November 2019 Wrap-Up

OOPS. This is 10 (!!) days late. Life, especially around this time of year, just gets so hectic! Between work, Thanksgiving travel, & getting everything done, I’m just settling in now to reflect on my November reads.

  • Wanderers by Chuck Wendig: This absolute brick of a novel was a well-written, end-of-the-world novel that was reminiscent of our current political climate taken to the extreme. 4.5/5 stars. (More in-depth review here).
  • The Starless Sea by Erin Morgenstern: This was one of my most anticipated reads of 2019. It was gorgeously written but I’m not entirely sure I understood what I read. I definitely felt this way with her first novel, The Night Circus, the first time I read it too, and I’ve now read & re-read it about 6 times — and it’s one of my favorite books. The Starless Sea will definitely be getting re-read at some point in 2020, but my initial rating is 4/5.
  • Hearts, Strings, and Other Breakable Things: This book is sort of cute. It will be popular in the romance section of high school libraries. But if you’re looking for a thoughtful romance about class & privilege, you won’t find it here. Edie is…a fine main character. Her cousins and aunt are the worst. The girls at her school suck. I found myself doing a lot of skimming & scanning as I read because I wasn’t super thrilled with anything happening. *Shrug* And because I am a Masshole, this is nothing like the REAL Mansfield, MA. I have family that lives there that we visit often. If you’re going to use a real town name, at least research it a little bit. The author made her version of Mansfield more like somewhere in the Hamptons or Martha’s Vineyard, and this just isn’t it. DNF.
  • There, There by Tommy Orange: This book was an absolutely stunning read, and an important one. Tommy Orange is one hell of a writer, and you can feel the pain and the weight of the injustices against Native Americans in his prose. Each character had a heart-wrenching story. The prologue took my breath away. The ending was a bit confusing and I wasn’t a fan of the last 30 pages. Otherwise, Orange is a brilliant talent of #ownvoices fiction and I cannot wait to read what he writes next. 4/5 stars.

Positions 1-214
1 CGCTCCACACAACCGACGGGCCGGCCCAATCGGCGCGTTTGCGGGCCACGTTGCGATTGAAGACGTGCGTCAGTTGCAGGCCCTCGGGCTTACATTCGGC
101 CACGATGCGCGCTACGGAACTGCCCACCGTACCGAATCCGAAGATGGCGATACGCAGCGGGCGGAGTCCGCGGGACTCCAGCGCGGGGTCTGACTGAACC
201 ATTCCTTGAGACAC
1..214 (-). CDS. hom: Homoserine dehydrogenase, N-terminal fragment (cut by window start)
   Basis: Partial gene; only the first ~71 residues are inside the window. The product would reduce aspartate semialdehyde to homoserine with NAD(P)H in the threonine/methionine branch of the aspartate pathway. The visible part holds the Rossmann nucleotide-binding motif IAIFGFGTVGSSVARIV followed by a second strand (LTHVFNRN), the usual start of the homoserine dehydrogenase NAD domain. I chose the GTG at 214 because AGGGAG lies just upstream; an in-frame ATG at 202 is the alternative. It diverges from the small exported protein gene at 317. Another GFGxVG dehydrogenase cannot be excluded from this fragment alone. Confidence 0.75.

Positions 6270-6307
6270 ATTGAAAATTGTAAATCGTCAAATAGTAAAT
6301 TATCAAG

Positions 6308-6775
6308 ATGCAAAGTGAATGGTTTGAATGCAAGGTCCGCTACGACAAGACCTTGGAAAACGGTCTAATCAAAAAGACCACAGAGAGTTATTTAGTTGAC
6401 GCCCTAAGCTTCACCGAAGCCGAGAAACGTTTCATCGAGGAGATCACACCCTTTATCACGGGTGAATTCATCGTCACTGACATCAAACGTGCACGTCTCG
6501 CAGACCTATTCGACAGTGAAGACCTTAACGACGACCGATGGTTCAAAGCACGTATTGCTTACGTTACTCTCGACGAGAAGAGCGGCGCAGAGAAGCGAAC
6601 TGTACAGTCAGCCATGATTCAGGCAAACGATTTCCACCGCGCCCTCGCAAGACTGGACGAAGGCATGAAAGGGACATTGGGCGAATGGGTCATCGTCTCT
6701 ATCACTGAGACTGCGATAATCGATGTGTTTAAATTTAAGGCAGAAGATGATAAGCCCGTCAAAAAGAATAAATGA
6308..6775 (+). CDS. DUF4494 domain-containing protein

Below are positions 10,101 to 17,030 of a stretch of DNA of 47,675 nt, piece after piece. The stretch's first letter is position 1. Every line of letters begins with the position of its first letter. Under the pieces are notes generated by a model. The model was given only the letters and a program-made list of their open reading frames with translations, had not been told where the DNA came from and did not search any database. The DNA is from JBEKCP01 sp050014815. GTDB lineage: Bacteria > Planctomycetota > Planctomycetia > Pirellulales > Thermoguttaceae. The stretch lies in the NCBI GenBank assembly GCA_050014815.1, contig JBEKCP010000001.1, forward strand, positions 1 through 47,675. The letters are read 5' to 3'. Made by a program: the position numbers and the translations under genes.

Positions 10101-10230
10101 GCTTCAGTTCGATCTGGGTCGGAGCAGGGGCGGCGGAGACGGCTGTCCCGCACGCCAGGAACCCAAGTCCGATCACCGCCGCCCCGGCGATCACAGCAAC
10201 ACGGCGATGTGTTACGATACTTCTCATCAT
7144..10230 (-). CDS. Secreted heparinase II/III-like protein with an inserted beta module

• Scythe by Neal Shusterman: This has been a popular book on my library shelves and I was so excited to finally get into it myself! This was an easy-to-understand dystopian world where no one dies, unless they are murdered by a professional scythe. It’s a fascinating moral question: who lives & who dies, and who gets to choose that? It’s fast-paced and a gripping start to a trilogy. 5/5 stars
  • The Loneliest Girl in the Universe by Lauren James: This was a weird and crazy YA sci-fi thriller. A little too long, but the action REALLY ramps up in the final act. A fun, quick read. 3.5/5 stars.
  • The Water Dancer by Ta-Nehesi Coates: This book was an important look at slavery from the perspective of a slave. It was written in the vernacular of the day, however, making it harder to follow than I thought it would be. 3.5/5 stars
  • The Giver of Stars by Jojo Moyes: This was a wonderful story about Depression-era librarians who went house to house on horseback with books. It was a great tale of friendship, and touched on issues of race, poverty, domestic violence, and loss. I really enjoyed this one! It was also my November Book of the Month pick 🙂 4.5/5 stars
  • Bunny by Mona Awad: This book was a wacky mix of Mean Girls and The Secret History. Strange but fun read. 3.5/5 stars.

What was the best book you read in November?

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